This makes me think of my son who does CrossFit training. As he pushes himself to lift just a bit more than is comfortable each day, he has grown in his ability to remain under the weights that are much heavier than he could originally lift. The “testing” of more and more weight has produced a strength he didn’t have before those workouts.
In a similar way, when we encounter troubles and trials, if we keep carrying them, in the strength God gives us, we grow stronger. Our faith matures. We are more and more willing to trust God and believe that He is in control of every situation. Our faith grows in its ability to remain under the weight of trials, and we learn to endure hardship because we’re trusting God. We persevere when we would have despaired or given up in the past.
This is why we can count it joy when we fall into troubles. We’re going to grow as we exercise the muscles of our faith.
Consider illustrating this idea with a small drawing of you lifting a large weight over your head. (Search Google Images for photos you can look at for models.) It will help you remember this truth.
We’re going to spend one more day on verse 3. The opening verses of James’ letter are central to what he has to say to us, and they merit our thorough study and meditation before we move on in the chapter. (This may turn into more than a 30-day study!)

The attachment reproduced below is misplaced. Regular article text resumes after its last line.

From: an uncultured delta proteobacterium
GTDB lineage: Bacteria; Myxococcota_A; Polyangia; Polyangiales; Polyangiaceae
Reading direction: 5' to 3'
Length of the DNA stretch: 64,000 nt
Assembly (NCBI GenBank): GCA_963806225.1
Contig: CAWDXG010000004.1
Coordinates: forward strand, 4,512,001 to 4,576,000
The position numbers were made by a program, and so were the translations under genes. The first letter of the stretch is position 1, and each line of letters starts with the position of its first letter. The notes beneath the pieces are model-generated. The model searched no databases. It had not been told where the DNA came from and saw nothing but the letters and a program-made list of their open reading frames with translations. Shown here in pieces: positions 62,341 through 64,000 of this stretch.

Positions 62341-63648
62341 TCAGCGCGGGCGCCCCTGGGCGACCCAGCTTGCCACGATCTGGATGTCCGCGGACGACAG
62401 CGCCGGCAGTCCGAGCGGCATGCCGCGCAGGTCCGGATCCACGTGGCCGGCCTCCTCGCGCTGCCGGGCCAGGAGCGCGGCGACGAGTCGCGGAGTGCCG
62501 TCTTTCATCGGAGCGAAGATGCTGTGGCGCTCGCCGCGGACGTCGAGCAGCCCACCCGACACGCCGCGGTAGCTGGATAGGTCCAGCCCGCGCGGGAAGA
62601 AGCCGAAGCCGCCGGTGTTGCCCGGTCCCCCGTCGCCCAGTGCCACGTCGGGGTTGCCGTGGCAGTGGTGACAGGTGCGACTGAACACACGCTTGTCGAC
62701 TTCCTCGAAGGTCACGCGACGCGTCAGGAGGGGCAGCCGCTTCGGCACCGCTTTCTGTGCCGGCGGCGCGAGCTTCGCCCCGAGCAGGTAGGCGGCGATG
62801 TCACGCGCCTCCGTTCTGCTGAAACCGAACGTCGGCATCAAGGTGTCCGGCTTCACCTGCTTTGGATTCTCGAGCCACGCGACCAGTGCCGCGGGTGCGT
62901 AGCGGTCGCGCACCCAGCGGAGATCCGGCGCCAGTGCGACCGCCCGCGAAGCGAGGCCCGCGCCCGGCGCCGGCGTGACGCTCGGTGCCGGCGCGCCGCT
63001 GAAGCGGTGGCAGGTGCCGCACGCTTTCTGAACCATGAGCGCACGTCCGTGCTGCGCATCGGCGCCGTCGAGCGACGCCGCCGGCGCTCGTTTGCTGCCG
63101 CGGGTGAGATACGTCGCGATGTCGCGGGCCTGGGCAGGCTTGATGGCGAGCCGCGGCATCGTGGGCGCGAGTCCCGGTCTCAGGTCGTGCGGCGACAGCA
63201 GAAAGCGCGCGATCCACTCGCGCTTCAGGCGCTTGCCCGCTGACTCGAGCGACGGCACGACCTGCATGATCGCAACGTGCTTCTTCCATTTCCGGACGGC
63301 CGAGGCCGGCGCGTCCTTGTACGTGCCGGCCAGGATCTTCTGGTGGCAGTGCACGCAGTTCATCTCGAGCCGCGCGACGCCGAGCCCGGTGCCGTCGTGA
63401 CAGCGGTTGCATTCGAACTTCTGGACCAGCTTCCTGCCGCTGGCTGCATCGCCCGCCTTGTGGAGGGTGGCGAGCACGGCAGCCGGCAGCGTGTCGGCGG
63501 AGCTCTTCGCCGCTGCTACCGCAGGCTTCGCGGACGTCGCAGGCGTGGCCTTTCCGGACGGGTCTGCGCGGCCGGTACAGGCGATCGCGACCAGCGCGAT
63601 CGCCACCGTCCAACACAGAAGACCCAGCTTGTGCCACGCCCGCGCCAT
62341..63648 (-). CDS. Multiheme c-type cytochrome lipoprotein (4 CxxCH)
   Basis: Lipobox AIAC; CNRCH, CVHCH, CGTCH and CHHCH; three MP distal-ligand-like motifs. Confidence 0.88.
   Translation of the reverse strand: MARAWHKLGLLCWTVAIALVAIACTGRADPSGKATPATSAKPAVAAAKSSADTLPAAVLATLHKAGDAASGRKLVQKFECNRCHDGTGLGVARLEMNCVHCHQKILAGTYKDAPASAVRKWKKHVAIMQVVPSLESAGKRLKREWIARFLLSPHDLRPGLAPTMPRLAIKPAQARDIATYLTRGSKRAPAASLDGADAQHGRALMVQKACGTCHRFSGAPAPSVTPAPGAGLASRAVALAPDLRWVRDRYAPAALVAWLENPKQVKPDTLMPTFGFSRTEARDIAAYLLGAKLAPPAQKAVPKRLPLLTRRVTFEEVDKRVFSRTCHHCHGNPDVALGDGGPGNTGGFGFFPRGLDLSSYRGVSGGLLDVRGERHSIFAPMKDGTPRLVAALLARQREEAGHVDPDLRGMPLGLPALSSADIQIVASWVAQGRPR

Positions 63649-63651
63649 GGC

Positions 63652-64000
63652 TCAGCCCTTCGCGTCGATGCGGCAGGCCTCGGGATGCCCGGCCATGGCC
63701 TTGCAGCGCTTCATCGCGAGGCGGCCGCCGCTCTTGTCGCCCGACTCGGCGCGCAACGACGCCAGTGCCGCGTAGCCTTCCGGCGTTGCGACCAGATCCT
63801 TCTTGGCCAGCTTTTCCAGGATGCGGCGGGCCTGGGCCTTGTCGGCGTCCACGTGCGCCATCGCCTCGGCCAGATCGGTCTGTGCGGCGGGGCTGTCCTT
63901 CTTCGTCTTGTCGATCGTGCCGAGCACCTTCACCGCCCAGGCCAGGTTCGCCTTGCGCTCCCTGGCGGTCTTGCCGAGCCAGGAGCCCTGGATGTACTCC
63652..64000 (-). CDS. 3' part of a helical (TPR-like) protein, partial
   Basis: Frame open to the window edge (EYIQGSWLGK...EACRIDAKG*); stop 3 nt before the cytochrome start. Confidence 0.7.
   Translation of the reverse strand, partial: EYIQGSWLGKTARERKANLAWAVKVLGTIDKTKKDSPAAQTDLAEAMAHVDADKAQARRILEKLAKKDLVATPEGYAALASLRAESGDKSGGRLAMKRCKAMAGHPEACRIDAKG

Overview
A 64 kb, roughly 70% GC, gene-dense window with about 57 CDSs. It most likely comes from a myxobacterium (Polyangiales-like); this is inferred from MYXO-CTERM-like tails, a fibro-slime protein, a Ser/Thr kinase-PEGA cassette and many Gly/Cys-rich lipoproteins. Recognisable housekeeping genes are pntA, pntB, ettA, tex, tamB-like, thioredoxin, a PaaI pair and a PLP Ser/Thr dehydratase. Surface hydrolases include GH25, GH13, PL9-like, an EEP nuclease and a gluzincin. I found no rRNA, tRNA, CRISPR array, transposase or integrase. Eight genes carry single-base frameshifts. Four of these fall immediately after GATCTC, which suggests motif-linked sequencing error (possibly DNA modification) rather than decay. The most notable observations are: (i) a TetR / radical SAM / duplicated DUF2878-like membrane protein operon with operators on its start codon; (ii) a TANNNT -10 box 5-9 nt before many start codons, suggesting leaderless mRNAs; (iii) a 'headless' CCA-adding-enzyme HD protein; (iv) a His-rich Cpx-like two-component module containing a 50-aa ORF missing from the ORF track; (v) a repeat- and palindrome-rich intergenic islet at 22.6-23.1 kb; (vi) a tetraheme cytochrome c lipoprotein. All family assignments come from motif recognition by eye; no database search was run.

For your children:
- Review your memorization of James 1:1-3.
- Sit together in a circle, and recite the verse with one person saying the first word, the next person saying the next word, and so on round and round the circle until you have recited all three verses. Offer help as needed for those who can’t recall the words.
- Then read verse 3 aloud again and explain what you have learned about the word patience (or endurance or steadfastness, depending on what translation you are memorizing.)
Talk about the idea of exercising muscles so they become stronger. What does someone do if he wants to have stronger arms? He exercises them. He forces them to do more than they are comfortable doing, in order for the muscles to become stronger.
- To help them remember this truth and its picture of growing stronger and more mature as we persevere in trials, do some exercising together! Give each child two cans of food from your cupboards. Have them hold a can in each hand, with arms down at their sides. Then have everyone lift their arms out sideways from their bodies and up over their heads while holding the cans. Then bring them back down to their sides again. Do this over and over until people grow quite tired.
- Discuss how their arms will grow stronger if they push them to work harder than is comfortable.
- Then explain that our faith will grow stronger when we experience trials that require us to trust God more.
- Think of examples in the children’s lives that illustrate this (refusing to take revenge against someone who has hurt them, being kind to someone who is unkind to them, etc.).
We can have joy in the midst of trials, knowing that we are growing more like Jesus, just as we can have joy in knowing that we are growing stronger and more fit while we exercise, even though it hurts while we’re doing it.